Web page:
The PJ's water training is a near copy to the SEAL program. They also have extensive mountaineering and high angle rescue training. If there is a nasty environment on earth, the PJ's have been there and trained to cope with it, and have probably pulled off a rescue there. PJ teams regularly attack Mt. McKinley in Alaska. They are trained to stabilize life threatening injuries and even perform minor surgery under conditions that would make an ER doc soil his or her undergarments and to fight ferociously to protect their patent(s) as necessary.

They get all the training of a SEAL corpsman but with MORE medical training and a very strong focus on saving lives.

Their motto is "So that others may live" it is not possible to undertake a more honorable military service.
Link Posted: 5/13/2004 9:07:19 AM EST
They get to use the star gate also .
Link Posted: 5/13/2004 9:09:23 AM EST
[Last Edit: 5/13/2004 9:15:31 AM EST by Thunderbolt]
they're primary job is to rescue downed airmen, they are the Special Forces of the AF. They are also trained as combat divers, I was at the lake and saw a pontoon boat at the dock that was marked US AIR FORCE, PARA-RESCUE Training , no trespassing, etc. I think it was used for "PARA RESCUE Combat Diver's trainees? this was at a lake near a USAF base.

they are just as tough as any other SF unit...
Link Posted: 5/13/2004 9:09:47 AM EST
Pj training is masochism at it finest, I've got a lot of respect for those guys
Link Posted: 5/13/2004 9:13:43 AM EST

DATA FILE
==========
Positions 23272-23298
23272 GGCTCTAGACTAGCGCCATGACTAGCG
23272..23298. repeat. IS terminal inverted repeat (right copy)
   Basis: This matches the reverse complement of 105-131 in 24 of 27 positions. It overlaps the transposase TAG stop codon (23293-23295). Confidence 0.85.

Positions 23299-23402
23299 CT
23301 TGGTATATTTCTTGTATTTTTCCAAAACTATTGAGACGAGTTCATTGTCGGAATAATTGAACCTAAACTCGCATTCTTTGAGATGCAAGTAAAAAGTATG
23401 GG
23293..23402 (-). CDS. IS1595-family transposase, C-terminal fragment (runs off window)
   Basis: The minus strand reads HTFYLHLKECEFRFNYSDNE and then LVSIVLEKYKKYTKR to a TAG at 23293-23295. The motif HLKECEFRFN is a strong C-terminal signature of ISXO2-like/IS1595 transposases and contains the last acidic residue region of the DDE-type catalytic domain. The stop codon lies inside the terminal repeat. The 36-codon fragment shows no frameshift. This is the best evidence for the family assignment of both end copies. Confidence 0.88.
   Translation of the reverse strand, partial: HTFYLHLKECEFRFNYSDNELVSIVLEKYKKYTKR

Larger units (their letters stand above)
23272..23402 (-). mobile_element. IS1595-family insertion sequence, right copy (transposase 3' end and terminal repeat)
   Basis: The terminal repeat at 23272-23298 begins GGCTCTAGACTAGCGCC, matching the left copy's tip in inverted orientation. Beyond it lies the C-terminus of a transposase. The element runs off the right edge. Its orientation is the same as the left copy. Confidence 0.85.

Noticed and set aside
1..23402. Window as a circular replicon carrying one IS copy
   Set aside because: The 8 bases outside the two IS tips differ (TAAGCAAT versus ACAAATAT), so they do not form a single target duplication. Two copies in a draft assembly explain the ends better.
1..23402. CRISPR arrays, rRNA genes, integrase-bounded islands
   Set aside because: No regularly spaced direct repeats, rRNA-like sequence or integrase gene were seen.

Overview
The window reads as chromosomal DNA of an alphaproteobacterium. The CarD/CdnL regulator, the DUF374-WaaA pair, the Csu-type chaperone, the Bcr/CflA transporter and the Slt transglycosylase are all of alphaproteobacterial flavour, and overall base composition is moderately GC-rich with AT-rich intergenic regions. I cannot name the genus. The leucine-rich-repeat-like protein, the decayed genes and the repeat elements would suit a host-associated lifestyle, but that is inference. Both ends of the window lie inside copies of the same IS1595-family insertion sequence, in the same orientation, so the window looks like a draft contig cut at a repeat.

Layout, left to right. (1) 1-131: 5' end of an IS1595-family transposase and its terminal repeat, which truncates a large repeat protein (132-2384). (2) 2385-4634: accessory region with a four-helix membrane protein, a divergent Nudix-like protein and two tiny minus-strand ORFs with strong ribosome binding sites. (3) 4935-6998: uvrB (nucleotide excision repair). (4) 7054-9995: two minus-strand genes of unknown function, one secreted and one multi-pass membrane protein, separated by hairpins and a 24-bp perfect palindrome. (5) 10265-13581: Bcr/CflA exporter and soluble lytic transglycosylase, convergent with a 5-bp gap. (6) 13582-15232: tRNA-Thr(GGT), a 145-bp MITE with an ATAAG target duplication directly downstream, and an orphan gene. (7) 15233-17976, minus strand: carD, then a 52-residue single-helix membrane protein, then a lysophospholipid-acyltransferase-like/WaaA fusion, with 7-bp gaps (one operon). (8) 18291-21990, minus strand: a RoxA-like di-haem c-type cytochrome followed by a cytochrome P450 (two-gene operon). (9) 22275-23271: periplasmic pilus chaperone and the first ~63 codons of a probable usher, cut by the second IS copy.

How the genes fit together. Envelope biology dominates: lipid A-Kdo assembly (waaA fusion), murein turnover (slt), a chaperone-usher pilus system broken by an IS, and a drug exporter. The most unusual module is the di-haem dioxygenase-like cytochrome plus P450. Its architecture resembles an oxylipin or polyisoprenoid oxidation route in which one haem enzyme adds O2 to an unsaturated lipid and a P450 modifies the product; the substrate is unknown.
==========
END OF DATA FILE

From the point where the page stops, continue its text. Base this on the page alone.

A couple of "The Perfect Storm" heroes were PJs.
Link Posted: 5/13/2004 9:43:41 AM EST
See the book titled " That others may Live" by Sgt Jack Brehm.

Its his biography and details a variety of his real life exploits, including a rescue on Mt. McKinley.

I think this dude was in for like 20 years, and never made more than like $40,000 a year.

I remember part of the book where they interview his 16 year old daughter. She states that he is a bad driver, can barely handle the family car. Also, that he had no concept of money, that he would give you everything he had in his pockets if you asked...

A good read. He is the kind of guy who went in the service young, and was very focused. Good thing we have people like him on our side!
Link Posted: 5/13/2004 10:04:05 AM EST
I'm a gunner on HH60 Pavehawks and our primary customers are PJ's. Basically we're their transportation. Our guys know their shit that's a fact. We've got Ex-Seals, Ex-Force Recon dudes, and everyone in between on the team here.

As a matter of fact, if somebody get hurt playing hockey, crashes a mountain bike, or gets sick, usually we go over to the PJ section to get treated so we don't go DNIF.

DG84
Link Posted: 5/13/2004 10:08:00 AM EST
I had the opportunity in 1992 to try out for PJs(Para-Rescue/Combat Controller). I told them very politely thanks but no thanks!! I had law enforcement specialist training guaranteed and I knew that if I washed out of PJ preliminary training I'd end up as a security specialist humping B-52s in Minot, ND!! Seriously, I knew I wasn't a strong enough swimmer to even seriously consider it an option...Besides I went into the USAF because I wasn't old enough to be a civilian LEO!